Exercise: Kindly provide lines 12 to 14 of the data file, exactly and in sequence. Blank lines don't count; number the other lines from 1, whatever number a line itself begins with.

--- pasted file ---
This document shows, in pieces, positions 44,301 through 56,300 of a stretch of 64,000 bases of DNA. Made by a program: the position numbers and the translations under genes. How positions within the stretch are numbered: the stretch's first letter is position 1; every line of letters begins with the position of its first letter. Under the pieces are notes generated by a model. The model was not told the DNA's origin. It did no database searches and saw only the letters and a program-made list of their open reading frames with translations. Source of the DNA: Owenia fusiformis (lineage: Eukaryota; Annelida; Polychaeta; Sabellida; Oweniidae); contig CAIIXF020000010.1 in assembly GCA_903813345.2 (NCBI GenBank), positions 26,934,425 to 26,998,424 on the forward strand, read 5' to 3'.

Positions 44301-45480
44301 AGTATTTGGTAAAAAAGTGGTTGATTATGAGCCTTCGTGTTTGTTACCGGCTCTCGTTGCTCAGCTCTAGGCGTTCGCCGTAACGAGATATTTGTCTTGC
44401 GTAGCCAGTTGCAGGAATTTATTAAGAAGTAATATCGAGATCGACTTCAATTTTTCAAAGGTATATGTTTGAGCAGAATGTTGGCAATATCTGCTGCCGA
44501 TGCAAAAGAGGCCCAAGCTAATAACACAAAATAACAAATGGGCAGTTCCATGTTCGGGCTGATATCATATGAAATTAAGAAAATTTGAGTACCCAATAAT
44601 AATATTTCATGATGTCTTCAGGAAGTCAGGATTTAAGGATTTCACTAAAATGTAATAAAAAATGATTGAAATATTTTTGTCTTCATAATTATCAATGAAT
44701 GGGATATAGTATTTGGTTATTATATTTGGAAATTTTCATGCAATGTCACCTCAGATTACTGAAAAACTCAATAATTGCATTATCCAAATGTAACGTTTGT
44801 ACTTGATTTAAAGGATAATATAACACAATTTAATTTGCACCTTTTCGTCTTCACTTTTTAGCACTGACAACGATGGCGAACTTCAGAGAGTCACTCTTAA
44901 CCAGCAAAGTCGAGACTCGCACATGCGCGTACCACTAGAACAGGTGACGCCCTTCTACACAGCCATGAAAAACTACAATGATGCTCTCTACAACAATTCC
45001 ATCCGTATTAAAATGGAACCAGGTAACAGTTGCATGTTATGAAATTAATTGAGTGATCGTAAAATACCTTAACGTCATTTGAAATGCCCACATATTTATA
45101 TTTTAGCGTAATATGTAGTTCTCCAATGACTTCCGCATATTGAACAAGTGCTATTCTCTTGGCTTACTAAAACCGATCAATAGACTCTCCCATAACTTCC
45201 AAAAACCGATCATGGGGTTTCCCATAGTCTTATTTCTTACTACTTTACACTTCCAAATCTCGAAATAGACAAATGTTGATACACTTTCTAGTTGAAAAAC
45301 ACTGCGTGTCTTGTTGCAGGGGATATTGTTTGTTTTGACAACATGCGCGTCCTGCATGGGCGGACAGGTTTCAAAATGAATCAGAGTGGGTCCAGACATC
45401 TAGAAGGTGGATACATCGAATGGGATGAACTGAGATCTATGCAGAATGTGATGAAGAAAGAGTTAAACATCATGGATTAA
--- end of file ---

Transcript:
45201 AAAAACCGATCATGGGGTTTCCCATAGTCTTATTTCTTACTACTTTACACTTCCAAATCTCGAAATAGACAAATGTTGATACACTTTCTAGTTGAAAAAC
45301 ACTGCGTGTCTTGTTGCAGGGGATATTGTTTGTTTTGACAACATGCGCGTCCTGCATGGGCGGACAGGTTTCAAAATGAATCAGAGTGGGTCCAGACATC
45401 TAGAAGGTGGATACATCGAATGGGATGAACTGAGATCTATGCAGAATGTGATGAAGAAAGAGTTAAACATCATGGATTAA